New South Wales Treasurer Dominic Perrottet budget will focus on saving and creating jobs while driving the state economy out of pandemic-induced recession.
The government also aims to turn around a record $16 billion budget deficit by 2024-25, which has grown from $6.9 billion in 2019-2020, backed by economic and productivity reforms that will lead to lasting recovery and long-term growth.
“Our strong budget position has allowed us to weather the most severe economic storm in a generation, and we will continue to lead the way in job creation and supporting business through the 2020-21 Budget,” Perrottet said on Nov. 16.
NSW Premier Gladys Berejiklian said the state government was determined to increase the employment rates as soon as possible.
Boost to SME and Targeted IndustryOne of the most significant initiatives to bolster businesses is payroll tax relief, which is hailed by the NSW Business Chamber as “a huge boost for job creation across the state.”
The move will increase the payroll tax threshold permanently from $1 million to $1.2 million and cuts payroll tax rate from 5.45 percent to 4.86 percent since July 2020 for two years.
This will exempt around 3,500 small and medium businesses from the payroll tax, and generate 2.4 billion cash saving over the next two year, freeing up much-needed capital for reinvestment and recruitment.
Businesses below the new threshold are eligible for digital vouchers worth $1,500 to cover government fees and charges.
Among other business-boost initiatives include the $250 million Jobs Plus program which aims to create up to 25,000 positions by mid-2022 by encouraging business to relocate to NSW. Under the program, businesses that create at least 30 new jobs will receive payroll tax relief for up to four years.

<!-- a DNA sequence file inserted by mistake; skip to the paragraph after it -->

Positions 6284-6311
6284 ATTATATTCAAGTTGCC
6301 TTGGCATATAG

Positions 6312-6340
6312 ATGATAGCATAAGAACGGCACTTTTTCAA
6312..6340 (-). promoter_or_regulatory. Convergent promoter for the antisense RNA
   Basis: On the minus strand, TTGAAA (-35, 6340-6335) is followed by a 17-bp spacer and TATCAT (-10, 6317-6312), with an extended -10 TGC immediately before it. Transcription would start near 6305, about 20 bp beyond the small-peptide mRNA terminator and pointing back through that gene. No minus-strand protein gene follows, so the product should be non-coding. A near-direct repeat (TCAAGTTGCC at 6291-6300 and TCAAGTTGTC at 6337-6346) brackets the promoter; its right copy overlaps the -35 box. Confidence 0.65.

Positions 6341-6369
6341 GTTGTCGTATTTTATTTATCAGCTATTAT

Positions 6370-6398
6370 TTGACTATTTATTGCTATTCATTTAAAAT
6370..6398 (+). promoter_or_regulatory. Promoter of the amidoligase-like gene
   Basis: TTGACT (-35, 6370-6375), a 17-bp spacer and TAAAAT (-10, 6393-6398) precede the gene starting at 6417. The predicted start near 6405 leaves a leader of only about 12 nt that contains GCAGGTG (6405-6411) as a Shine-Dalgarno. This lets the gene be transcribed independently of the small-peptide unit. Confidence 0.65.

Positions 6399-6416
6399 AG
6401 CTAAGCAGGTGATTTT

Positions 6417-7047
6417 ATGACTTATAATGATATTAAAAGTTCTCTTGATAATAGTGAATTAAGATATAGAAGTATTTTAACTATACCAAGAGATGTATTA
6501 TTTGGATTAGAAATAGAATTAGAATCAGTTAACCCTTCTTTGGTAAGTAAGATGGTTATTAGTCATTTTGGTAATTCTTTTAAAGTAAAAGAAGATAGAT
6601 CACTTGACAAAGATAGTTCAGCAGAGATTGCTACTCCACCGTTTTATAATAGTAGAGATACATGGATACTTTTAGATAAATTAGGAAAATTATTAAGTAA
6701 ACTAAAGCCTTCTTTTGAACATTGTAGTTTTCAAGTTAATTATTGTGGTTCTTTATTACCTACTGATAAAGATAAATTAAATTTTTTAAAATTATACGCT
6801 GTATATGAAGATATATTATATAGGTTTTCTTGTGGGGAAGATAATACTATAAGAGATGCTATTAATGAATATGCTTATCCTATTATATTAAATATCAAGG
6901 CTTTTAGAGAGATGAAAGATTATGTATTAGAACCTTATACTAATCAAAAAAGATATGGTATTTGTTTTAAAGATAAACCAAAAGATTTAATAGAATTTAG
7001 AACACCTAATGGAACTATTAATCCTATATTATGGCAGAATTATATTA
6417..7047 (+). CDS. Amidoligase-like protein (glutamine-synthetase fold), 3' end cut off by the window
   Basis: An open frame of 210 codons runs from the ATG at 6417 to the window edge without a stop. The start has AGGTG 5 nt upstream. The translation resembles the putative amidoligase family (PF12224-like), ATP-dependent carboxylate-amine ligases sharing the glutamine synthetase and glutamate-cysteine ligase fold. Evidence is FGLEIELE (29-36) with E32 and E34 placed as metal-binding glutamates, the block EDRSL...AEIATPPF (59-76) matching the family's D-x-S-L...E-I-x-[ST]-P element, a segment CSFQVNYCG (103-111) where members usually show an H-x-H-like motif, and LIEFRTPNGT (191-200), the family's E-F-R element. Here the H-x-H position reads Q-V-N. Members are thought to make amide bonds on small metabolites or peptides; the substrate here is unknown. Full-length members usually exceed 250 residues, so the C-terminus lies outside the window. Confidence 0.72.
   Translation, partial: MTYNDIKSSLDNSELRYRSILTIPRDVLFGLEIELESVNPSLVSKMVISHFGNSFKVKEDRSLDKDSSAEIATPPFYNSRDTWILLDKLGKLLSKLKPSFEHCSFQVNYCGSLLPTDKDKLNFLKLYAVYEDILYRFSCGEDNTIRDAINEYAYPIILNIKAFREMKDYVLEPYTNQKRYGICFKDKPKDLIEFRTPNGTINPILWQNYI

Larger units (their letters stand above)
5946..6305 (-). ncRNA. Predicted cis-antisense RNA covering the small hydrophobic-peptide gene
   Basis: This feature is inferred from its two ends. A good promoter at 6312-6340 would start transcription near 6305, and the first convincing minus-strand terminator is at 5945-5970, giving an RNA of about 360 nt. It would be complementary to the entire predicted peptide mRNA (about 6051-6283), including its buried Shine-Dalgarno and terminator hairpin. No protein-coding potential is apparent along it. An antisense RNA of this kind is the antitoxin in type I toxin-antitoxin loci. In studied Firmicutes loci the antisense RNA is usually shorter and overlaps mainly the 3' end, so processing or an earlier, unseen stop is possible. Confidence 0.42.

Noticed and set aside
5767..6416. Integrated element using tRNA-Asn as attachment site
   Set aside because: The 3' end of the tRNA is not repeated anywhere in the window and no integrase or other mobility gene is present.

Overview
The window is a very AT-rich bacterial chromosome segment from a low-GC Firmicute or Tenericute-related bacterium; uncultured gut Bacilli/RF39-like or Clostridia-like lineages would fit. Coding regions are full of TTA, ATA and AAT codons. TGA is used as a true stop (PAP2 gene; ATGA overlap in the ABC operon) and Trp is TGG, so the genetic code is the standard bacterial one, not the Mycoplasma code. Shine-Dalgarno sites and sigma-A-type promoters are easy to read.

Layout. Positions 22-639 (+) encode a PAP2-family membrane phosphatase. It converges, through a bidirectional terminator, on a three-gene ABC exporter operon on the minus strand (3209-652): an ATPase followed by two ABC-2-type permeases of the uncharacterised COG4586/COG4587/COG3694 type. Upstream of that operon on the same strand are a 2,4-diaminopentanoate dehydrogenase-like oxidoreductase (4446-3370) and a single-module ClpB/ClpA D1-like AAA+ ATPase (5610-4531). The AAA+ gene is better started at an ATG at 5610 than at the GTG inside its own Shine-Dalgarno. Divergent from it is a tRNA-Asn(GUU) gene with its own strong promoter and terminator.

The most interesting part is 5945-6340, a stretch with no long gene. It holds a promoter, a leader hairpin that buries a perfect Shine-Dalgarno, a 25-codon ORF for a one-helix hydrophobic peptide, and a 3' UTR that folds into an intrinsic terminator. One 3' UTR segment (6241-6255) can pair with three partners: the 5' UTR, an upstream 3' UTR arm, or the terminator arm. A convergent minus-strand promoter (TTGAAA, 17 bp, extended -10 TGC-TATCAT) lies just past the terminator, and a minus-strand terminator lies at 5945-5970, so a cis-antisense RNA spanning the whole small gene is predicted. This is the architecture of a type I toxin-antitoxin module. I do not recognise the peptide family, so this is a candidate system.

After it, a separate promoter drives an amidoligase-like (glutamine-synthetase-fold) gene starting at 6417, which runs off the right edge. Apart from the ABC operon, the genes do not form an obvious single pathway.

The government will also provide stimulus to hospitality and entertainment business, including restaurants, cafes, cinemas, zoos and museums with every adult NSW resident receiving $100 in digital vouchers to spend in those areas.
Move to Phase Out Stamp DutyThe budget also acknowledged the longer-term health of our economy required “a steady return to robust competition and a business-led recovery,” which will only be achieved by ambitious reforms including creating a more efficient tax system.
Leveraging the NSW Productivity Commission’s Green Paper and the NSW Review of Federal Financial Relations, Perrottet proposed a pathway to transit from stamp duty to an annual property tax, which gives property buyers the choice of paying either stamp duty in a lump sum or a smaller annual property tax.
Traditionally one of the state’s most significant revenue sources, stamp duty has earned NSW $7.4 billion and $6.9 billion, respectively, in the past two financial years.
However, the tax has been criticised as an inefficient and inequitable distortion of market activity.
Real Estate Institute of NSW chief executive Tim McKibbin welcomed the stamp duty reform as a long-overdue move, saying this tax has been one of the biggest financial barriers to homeownership.
Modelling shows that scrapping the duty could end up injecting more than $11 billion into the State economy in the first four years and boost NSW Gross State Product by 1.7 per cent over the long term.